Magazine article Sunset

Power Protection

Magazine article Sunset

Power Protection

Article excerpt

The dicey availability of power in parts of the West this summer means it's more important than ever to protect your expensive computing and consumer electronics equipment from damage or loss of data due to power surges, spikes, and outages. Here's how you do it.

Surge protectors

The most basic kind of power protection is a surge protector, also known as a surge suppressor. Typically, it's a power strip that plugs into a wall outlet to absorb any power surge before it reaches your computer.

Priced at less than $50 at many computer and office supply stores, quality surge protectors are cheap insurance. For example, the APC 7 Outlet Personal SurgeArrest Surge Protector ($44.99 at protects its seven plug-in outlets from lightning, spikes, and surges, and also safeguards a fax/modem. It includes a $2,500 limited lifetime equipment insurance policy that applies if your equipment gets fried while the protector is on the job.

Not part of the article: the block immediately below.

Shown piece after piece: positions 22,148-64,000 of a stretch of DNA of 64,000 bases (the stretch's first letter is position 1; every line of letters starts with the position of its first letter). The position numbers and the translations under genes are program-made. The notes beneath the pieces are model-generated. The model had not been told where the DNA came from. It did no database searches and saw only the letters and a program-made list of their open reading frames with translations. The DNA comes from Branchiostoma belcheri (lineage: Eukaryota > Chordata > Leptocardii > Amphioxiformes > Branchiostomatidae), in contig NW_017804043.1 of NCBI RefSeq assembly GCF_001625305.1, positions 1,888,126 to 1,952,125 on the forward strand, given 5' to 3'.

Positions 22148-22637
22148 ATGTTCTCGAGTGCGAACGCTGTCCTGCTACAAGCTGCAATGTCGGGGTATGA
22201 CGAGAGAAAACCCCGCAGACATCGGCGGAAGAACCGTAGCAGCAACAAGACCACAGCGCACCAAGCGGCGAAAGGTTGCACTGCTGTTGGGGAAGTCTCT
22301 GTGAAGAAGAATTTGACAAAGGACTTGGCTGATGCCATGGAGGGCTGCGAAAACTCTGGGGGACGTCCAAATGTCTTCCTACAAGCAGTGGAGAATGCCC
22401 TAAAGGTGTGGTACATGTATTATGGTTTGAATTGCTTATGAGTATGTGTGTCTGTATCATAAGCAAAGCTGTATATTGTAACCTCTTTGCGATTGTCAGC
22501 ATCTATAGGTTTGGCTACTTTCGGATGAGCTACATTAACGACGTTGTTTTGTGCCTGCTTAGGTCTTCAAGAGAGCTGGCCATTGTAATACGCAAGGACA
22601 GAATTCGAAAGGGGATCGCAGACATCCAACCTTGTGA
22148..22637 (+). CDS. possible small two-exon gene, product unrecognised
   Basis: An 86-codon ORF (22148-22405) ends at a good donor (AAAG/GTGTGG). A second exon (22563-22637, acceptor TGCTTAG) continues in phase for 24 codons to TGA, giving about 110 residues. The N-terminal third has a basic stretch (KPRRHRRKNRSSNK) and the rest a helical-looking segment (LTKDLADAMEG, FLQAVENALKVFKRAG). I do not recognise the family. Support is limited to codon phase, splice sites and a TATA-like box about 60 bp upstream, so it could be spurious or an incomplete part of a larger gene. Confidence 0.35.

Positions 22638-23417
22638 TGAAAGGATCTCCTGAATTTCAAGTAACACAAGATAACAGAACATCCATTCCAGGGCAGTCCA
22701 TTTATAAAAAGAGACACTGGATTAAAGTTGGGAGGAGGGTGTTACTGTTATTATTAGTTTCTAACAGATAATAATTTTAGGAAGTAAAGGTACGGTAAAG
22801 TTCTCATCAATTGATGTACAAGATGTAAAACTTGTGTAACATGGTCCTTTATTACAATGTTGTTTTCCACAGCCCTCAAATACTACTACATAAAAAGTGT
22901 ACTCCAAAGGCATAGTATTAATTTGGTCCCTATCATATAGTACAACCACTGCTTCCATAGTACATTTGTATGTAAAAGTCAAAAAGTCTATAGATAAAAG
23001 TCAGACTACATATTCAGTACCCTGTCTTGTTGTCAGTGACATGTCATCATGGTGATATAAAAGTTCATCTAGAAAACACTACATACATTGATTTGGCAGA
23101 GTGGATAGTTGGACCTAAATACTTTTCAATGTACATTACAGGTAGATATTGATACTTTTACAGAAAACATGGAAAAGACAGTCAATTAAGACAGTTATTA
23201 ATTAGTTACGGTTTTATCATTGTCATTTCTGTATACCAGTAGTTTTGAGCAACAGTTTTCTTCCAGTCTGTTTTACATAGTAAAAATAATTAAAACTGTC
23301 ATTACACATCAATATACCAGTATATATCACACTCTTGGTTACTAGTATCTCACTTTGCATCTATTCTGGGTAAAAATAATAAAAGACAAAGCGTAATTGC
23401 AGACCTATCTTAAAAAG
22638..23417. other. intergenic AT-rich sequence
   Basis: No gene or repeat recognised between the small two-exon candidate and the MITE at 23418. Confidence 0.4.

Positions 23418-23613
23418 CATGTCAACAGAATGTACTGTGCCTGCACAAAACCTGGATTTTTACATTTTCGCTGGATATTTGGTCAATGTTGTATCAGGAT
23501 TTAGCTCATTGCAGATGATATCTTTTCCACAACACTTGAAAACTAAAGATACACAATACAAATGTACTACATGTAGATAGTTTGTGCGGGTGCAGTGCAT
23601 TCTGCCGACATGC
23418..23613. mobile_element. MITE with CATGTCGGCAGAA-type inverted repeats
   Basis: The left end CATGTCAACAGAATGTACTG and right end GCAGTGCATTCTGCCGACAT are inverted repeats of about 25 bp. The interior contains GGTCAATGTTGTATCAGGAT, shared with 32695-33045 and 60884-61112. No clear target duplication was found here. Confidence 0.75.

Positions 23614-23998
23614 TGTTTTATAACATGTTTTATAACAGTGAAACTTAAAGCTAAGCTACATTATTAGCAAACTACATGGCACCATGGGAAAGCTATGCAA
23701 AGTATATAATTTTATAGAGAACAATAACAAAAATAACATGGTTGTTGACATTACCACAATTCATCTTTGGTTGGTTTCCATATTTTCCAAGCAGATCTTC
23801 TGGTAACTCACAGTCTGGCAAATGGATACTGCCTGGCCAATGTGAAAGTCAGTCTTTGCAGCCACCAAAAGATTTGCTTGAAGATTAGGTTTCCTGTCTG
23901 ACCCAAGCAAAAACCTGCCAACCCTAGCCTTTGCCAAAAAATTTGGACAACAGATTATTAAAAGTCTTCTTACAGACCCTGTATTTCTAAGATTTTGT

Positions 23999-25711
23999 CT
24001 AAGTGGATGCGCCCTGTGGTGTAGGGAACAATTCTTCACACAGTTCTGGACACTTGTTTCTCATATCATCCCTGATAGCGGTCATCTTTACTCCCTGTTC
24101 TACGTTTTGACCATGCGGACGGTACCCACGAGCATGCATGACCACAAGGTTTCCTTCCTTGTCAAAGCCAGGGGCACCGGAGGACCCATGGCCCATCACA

Remember, surge protectors aren't just for computers. A thunderstorm, outage, or other power event can also damage your home theater, microwave oven, refrigerator, or satellite dish.

Uninterruptible power supplies

What a surge protector won't protect is anything open and unsaved on your screen. A UPS switches from external power to its internal battery in the event of an outage. Depending on the wattage of the equipment you're running, a UPS will run for 15 to 30 minutes, allowing you to save your work and safely power down your equipment.

Advanced Battery Systems (www. …

Search by... Author
Show... All Results Primary Sources Peer-reviewed


An unknown error has occurred. Please click the button below to reload the page. If the problem persists, please try again in a little while.